Find Your Voice Session Four : Tone and Resonance part 1

Session four is going to help you extend your understanding of what affects your tone and how to develop it. One aspect of tone that we’ve already discussed is how your vocal cords connect. If they slam together forcefully, that will result in a squeezed sound in your tone. If they can’t connect properly, air will leak through and the sound will be under-powered. Any time you can hear air in your sound, it’s because your vocal cords are not connected. A ‘G’ sound is useful to help them stay connected if you notice that this is an issue for you – (typically, you may notice air coming in at higher notes – use a ‘G’ sound to train your cords to stay connected).
In addition to what’s happen with the cords, the sound is affected by free release of air, and by the places where the sound vibrates.
The full potential of your sound can be accessed and released when the air is being transformed into sound vibration as efficiently as possible. The places where the sound vibrates are your resonators. There are several, the primary resonators are the mouth, chest and larynx, and the nose/pharynx is another resonator. All the work you’ve done with sliding on ‘ng’ and lip rolls has helped train you to be able to focus the vibration in different places, and now we’re going to add another dimension to that.
One of the biggest resonance-killers is the tongue, as it is prone to pulling back and cutting off the vibration in the larynx. Release tension in the tongue by blowing a raspberry before you get into your warm ups. (Really! It’s effective). The position of the soft palate also really changes the resonance. Awareness of where the soft palate is and what it’s doing helps you regulate how much nasality you add to your sound. If it’s really really high (think hot egg) you get a Kermit the frog type of sound (try this now!) and if it’s too low, you get a really nasal sound. You want a balance between the two. Make an NG sound and plug your nose. You will probably find that as the NG is a 100% nasal sound, plugging your nose will stop all the sound. Now make an ‘ah’ sound through the mouth. If the sound is coming through the mouth, plugging your nose won’t really change it. Now make a ‘hung-ah’ sound and feel the vibration moving from nasal to mouth. Now do this again, but try to keep your tongue totally relaxed so that it doesn’t move up to meet the soft palate.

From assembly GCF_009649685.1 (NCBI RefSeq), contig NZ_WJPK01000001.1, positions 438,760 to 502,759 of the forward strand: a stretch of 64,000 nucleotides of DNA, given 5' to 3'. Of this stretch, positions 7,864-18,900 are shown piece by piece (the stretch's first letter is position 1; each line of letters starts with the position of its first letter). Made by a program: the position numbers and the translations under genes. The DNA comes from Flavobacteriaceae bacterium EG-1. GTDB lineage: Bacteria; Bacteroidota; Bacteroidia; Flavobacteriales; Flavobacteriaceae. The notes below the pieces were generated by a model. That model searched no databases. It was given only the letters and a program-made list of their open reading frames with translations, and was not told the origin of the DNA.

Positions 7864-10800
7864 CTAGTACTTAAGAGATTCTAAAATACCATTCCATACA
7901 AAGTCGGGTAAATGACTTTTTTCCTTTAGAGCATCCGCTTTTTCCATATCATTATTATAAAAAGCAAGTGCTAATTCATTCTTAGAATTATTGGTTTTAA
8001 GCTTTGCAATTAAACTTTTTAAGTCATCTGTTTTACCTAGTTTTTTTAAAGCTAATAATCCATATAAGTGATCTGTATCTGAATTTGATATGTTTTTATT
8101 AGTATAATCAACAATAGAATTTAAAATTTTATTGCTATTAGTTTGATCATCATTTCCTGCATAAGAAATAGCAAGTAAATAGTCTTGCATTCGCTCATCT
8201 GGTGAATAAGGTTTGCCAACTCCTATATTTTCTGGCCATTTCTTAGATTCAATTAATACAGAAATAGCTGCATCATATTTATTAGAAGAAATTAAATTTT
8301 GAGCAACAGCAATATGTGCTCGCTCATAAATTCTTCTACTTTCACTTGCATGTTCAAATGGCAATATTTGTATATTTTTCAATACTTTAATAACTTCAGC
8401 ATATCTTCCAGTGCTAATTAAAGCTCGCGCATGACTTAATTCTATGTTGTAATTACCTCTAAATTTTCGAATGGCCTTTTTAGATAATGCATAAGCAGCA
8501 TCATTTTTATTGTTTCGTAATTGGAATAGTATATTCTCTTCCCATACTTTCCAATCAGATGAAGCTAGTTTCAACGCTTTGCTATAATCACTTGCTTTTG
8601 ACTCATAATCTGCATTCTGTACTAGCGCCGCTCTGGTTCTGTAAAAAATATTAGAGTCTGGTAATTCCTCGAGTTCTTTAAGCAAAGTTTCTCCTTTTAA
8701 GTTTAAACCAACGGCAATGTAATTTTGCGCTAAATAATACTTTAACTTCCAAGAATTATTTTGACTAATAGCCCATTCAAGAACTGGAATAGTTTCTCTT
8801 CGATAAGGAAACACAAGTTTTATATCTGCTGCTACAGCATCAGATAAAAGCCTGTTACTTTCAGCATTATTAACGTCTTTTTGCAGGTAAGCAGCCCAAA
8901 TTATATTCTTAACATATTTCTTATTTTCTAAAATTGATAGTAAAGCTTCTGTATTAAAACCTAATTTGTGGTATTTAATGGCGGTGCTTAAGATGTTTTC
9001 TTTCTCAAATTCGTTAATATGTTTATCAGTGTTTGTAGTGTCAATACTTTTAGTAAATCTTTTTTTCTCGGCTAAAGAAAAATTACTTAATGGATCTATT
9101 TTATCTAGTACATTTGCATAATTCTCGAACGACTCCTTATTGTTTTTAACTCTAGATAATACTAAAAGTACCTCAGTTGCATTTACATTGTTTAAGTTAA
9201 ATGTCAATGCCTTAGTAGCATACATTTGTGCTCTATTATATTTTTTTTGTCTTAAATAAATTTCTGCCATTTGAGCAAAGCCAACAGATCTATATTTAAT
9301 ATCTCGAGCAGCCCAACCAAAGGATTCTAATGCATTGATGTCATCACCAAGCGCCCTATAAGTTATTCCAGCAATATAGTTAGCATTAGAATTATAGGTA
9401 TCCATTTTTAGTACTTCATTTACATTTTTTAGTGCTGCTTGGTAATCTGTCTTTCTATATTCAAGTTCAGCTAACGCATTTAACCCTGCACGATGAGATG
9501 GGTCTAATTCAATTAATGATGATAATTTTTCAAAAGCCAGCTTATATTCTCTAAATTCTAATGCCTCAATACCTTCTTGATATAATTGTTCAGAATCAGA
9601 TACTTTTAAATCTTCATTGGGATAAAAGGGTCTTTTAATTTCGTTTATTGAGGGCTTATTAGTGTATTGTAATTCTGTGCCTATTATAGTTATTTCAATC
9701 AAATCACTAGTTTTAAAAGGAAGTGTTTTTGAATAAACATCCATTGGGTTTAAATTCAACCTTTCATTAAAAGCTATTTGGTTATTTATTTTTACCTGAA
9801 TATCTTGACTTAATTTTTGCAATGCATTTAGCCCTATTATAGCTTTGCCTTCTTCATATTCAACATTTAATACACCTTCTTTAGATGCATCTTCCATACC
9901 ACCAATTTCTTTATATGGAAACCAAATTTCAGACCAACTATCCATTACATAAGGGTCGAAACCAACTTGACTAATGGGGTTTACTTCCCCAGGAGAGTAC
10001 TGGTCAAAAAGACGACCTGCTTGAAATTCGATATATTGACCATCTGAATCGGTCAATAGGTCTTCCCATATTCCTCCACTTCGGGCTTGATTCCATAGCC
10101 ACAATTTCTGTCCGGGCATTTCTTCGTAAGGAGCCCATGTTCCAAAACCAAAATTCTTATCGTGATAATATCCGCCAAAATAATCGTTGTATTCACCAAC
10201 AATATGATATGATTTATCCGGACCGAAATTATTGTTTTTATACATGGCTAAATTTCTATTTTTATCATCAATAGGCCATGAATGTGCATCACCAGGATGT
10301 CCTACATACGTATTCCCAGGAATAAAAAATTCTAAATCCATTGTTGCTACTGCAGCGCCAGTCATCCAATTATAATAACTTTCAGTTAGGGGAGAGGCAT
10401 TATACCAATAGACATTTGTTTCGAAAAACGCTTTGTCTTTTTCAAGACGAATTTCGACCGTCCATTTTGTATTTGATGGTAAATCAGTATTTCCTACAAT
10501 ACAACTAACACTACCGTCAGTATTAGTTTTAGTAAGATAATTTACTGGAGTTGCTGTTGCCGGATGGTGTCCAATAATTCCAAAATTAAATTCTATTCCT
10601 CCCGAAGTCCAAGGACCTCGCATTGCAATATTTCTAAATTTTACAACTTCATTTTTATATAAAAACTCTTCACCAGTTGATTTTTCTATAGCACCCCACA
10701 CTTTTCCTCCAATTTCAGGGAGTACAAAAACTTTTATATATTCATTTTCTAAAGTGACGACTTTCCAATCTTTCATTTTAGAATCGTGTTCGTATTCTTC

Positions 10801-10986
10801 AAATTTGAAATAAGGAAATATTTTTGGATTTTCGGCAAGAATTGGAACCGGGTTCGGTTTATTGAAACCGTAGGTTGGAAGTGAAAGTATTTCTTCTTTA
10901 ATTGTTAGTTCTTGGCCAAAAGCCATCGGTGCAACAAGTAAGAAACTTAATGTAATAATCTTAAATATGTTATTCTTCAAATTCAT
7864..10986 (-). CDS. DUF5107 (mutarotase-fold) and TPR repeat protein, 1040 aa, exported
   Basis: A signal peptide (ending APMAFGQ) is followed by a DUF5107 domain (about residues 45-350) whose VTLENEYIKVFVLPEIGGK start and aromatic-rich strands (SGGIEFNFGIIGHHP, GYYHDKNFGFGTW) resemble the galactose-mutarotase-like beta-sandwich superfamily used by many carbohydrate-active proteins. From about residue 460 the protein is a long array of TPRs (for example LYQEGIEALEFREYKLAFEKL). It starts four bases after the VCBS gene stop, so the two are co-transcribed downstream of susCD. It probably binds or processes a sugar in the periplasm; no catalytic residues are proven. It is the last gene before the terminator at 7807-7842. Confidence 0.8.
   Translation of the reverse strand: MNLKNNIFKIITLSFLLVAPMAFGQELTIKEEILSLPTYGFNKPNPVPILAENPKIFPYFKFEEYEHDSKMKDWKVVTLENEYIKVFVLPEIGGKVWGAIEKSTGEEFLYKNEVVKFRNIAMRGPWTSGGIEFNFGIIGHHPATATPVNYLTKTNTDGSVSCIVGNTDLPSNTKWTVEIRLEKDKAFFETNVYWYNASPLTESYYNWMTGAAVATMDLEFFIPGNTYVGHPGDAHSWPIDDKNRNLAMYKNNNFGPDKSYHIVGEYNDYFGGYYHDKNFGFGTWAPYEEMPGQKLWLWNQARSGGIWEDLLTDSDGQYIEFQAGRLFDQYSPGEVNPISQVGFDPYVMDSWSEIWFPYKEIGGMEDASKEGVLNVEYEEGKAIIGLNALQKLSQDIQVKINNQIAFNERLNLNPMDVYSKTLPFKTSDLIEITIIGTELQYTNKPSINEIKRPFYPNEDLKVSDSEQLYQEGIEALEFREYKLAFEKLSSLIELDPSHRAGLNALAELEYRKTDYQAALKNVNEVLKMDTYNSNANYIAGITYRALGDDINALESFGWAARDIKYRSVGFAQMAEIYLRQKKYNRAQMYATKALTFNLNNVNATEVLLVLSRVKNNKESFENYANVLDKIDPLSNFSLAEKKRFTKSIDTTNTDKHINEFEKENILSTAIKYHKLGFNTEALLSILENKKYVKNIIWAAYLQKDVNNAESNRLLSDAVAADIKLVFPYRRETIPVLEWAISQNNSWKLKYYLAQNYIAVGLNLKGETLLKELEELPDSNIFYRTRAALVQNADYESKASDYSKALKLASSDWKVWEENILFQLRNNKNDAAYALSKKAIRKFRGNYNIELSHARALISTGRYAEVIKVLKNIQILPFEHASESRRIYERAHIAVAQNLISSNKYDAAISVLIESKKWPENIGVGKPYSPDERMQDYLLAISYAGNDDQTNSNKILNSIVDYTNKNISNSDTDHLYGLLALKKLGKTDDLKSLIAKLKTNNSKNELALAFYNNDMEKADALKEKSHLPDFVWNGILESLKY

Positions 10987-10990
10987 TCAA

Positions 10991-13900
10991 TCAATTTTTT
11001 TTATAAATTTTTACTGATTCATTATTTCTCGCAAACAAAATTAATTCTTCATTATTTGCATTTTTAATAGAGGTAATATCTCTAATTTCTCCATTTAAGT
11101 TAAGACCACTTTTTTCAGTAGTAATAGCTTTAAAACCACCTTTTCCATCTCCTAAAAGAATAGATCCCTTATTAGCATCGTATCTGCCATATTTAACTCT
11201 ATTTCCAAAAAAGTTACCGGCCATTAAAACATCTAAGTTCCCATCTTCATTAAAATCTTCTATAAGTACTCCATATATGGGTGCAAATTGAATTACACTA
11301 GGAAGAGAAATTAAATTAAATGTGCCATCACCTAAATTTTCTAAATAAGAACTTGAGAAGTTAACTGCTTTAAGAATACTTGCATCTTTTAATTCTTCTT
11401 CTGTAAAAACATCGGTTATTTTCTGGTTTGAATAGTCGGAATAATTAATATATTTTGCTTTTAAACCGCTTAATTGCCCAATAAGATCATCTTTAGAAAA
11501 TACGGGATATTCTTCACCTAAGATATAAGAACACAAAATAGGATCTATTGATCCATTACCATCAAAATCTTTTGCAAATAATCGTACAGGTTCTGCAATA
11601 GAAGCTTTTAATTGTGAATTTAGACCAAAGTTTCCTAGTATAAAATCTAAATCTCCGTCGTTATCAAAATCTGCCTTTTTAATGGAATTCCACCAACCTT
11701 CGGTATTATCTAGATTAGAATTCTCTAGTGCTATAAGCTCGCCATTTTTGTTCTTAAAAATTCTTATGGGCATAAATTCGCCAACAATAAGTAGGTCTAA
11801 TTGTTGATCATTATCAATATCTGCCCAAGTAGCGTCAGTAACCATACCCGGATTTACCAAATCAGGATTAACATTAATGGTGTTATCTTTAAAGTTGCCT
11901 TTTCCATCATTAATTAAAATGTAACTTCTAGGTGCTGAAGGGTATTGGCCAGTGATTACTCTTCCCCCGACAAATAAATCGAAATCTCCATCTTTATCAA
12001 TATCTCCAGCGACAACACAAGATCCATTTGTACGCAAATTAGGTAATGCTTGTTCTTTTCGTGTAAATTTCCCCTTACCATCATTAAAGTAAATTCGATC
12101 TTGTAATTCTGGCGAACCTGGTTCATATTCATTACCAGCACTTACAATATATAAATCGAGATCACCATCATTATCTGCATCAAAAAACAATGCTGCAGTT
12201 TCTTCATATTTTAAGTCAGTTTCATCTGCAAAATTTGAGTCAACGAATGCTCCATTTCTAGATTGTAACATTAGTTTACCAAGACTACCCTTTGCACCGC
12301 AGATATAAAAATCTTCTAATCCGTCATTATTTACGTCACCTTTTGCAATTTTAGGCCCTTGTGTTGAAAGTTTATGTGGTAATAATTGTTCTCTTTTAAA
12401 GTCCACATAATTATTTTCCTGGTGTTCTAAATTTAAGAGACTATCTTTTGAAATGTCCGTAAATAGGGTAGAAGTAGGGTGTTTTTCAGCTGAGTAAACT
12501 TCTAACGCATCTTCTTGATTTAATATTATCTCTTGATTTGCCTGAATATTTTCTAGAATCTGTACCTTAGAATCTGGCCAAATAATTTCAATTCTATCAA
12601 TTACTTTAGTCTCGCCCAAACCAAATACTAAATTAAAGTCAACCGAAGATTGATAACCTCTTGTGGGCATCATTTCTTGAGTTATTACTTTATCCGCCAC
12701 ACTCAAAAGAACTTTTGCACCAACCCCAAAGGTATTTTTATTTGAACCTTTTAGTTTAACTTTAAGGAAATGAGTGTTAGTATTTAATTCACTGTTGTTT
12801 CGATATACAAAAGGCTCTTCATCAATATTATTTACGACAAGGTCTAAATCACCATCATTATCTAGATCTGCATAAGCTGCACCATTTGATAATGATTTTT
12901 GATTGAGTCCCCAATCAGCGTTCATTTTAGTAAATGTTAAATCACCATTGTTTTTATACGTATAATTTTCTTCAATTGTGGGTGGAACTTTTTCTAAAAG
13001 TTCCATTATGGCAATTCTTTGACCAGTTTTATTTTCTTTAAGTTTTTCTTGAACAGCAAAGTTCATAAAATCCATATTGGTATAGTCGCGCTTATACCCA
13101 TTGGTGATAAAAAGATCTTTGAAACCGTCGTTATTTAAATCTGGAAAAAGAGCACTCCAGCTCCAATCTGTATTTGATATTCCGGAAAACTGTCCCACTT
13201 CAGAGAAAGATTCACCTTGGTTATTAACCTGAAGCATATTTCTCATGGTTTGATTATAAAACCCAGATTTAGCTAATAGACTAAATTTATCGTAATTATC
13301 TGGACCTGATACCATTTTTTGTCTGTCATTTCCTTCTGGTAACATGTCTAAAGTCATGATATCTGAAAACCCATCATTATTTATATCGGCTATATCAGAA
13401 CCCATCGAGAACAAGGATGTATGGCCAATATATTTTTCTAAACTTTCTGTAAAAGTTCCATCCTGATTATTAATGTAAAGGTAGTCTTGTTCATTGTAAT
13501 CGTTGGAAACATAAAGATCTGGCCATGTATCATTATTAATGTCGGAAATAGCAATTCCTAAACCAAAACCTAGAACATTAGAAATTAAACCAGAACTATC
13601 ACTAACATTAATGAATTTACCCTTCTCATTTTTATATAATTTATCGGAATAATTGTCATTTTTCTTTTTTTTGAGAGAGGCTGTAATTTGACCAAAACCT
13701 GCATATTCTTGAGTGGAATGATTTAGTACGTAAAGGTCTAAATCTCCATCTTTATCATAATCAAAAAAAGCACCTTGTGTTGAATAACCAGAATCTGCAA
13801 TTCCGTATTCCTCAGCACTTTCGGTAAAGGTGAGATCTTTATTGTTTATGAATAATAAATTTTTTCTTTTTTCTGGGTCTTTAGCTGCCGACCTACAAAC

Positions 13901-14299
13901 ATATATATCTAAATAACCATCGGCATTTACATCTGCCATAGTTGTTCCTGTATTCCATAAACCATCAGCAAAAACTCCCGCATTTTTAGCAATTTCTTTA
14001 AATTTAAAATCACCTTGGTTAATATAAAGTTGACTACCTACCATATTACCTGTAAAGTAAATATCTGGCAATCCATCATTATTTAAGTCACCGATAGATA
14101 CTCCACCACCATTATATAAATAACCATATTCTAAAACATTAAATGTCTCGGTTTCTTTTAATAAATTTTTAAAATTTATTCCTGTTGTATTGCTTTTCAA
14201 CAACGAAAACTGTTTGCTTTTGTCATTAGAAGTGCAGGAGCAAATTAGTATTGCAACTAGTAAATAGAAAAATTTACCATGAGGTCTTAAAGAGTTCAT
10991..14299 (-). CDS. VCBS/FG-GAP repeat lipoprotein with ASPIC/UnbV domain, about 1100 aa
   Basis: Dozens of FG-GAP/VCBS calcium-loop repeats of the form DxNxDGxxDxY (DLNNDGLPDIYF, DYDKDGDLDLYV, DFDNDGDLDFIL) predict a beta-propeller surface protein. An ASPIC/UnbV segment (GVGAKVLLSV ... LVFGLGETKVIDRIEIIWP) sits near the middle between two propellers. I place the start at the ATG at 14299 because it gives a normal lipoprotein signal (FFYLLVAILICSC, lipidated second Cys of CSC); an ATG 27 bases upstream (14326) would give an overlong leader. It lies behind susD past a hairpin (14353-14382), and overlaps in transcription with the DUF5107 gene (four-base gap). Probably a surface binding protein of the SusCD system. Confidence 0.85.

If your sound has an overabundance of nasality, it’ll sound a bit …nasal. If it doesn’t have enough nasal resonance, it might sound a little dull. Nasal resonance adds brightness and treble and it helps create a perception of volume without using force. Dolly Parton has a lot of nasal resonance in her sound – when she sings with other vocalists even if the mics are at the same volume, she tends to be the most audible because the twang from the nasal resonance cuts through. Play around with moving the resonance between mouth and nose at different pitches.


Backing Tracks For Session Four